Characterization of naturally occurring, new and persistent subclinical foot-and-mouth disease virus infection in vaccinated Asian buffalo in Islamabad Capital Territory, Pakistan
- Publication Type:
- Journal Article
- Transboundary and Emerging Diseases, 2018, 65 (6), pp. 1836 - 1850
- Issue Date:
|Farooq_et_al-2018-Transboundary_and_Emerging_Diseases.pdf||Accepted Manuscript Version||2.59 MB|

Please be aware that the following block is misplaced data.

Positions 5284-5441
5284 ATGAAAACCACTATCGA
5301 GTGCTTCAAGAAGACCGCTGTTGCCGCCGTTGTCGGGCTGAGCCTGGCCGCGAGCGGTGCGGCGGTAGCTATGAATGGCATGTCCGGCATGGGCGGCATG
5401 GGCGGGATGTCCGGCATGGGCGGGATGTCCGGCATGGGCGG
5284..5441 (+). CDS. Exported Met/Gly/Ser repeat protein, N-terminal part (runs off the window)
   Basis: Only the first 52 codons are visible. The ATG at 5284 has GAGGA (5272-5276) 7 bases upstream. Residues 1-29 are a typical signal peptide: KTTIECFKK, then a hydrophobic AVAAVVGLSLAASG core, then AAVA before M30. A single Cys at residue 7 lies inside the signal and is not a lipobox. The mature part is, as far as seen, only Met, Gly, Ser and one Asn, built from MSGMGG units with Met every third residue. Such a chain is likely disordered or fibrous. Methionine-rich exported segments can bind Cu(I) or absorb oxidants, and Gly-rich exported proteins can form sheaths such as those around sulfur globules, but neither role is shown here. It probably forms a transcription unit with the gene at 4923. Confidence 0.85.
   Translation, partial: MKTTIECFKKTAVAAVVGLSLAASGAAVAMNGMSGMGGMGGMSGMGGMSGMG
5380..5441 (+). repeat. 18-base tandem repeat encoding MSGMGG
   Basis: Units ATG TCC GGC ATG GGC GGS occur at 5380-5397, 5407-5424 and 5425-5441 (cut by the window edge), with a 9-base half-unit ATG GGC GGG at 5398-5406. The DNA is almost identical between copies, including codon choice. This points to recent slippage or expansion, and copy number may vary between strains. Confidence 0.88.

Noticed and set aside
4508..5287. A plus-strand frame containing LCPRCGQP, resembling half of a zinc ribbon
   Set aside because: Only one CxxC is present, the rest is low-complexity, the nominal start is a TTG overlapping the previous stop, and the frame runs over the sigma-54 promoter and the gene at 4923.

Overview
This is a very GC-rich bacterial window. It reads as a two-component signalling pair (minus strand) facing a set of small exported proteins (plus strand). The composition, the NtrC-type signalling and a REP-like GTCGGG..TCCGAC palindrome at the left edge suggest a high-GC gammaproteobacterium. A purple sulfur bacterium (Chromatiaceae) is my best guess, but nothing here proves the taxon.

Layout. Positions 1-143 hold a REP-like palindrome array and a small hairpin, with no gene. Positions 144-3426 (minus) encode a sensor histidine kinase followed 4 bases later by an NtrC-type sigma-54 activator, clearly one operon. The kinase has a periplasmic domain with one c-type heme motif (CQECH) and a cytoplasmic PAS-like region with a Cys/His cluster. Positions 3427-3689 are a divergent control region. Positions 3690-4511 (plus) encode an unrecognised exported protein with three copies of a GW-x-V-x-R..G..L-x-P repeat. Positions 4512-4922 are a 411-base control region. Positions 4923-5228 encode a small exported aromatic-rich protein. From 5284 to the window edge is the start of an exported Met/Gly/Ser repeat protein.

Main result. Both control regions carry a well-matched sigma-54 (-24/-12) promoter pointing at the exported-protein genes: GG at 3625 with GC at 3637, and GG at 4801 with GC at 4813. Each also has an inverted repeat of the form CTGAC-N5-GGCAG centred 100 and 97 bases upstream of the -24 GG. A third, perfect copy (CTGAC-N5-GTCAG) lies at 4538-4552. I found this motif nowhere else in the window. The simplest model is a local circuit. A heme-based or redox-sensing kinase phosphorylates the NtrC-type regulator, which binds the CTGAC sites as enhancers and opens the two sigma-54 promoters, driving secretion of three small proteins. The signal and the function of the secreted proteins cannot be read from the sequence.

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© 2018 Blackwell Verlag GmbH The convalescent subclinical carrier state of foot-and-mouth disease virus (FMDV) infection has been thoroughly investigated; contrastingly, the subclinical form of new infections of vaccinated and naïve hosts is recognized, but poorly understood. To investigate the natural dynamics of subclinical FMDV infections, a prospective, 12-month, longitudinal study was conducted in vaccinated Asian buffalo (Bubalus bubalis) under natural conditions in Pakistan, where FMDV is hyperendemic. Oropharyngeal fluid (OPF) samples were obtained quarterly from 300 buffalo on 30 farms which reported no clinical FMD during the 12-month study period. At the start of the study, 77.7% of buffalo had FMDV anti-NSP antibodies, and all farms had at least one seropositive buffalo. Based upon the presence of viral RNA and viral VP1 sequences obtained, distinct subcategories of subclinical infections were documented, including new, persistent, and serial infections with different FMDV strains. Viral RNA was detected in at least one OPF sample from 180 (60%) of the 300 buffalo. Over the course of the study, FMDV was detected in OPF of 80 buffalo that had been FMDV-free in previous OPF samples, indicating the occurrence of new subclinical infections. Eight buffalo were confirmed to be persistently infected, and serial infection with different FMDVs was confirmed in 13 animals. The most prevalent serotype detected was Asia-1, followed by A, and O. Phylogenetic analysis indicated multiple distinct clusters of serotypes Asia-1 and A. This study indicates a high prevalence of subclinical FMDV infection in vaccinated buffalo in Pakistan and emphasizes the importance of clinically undetected infection in FMD dynamics in endemic regions.
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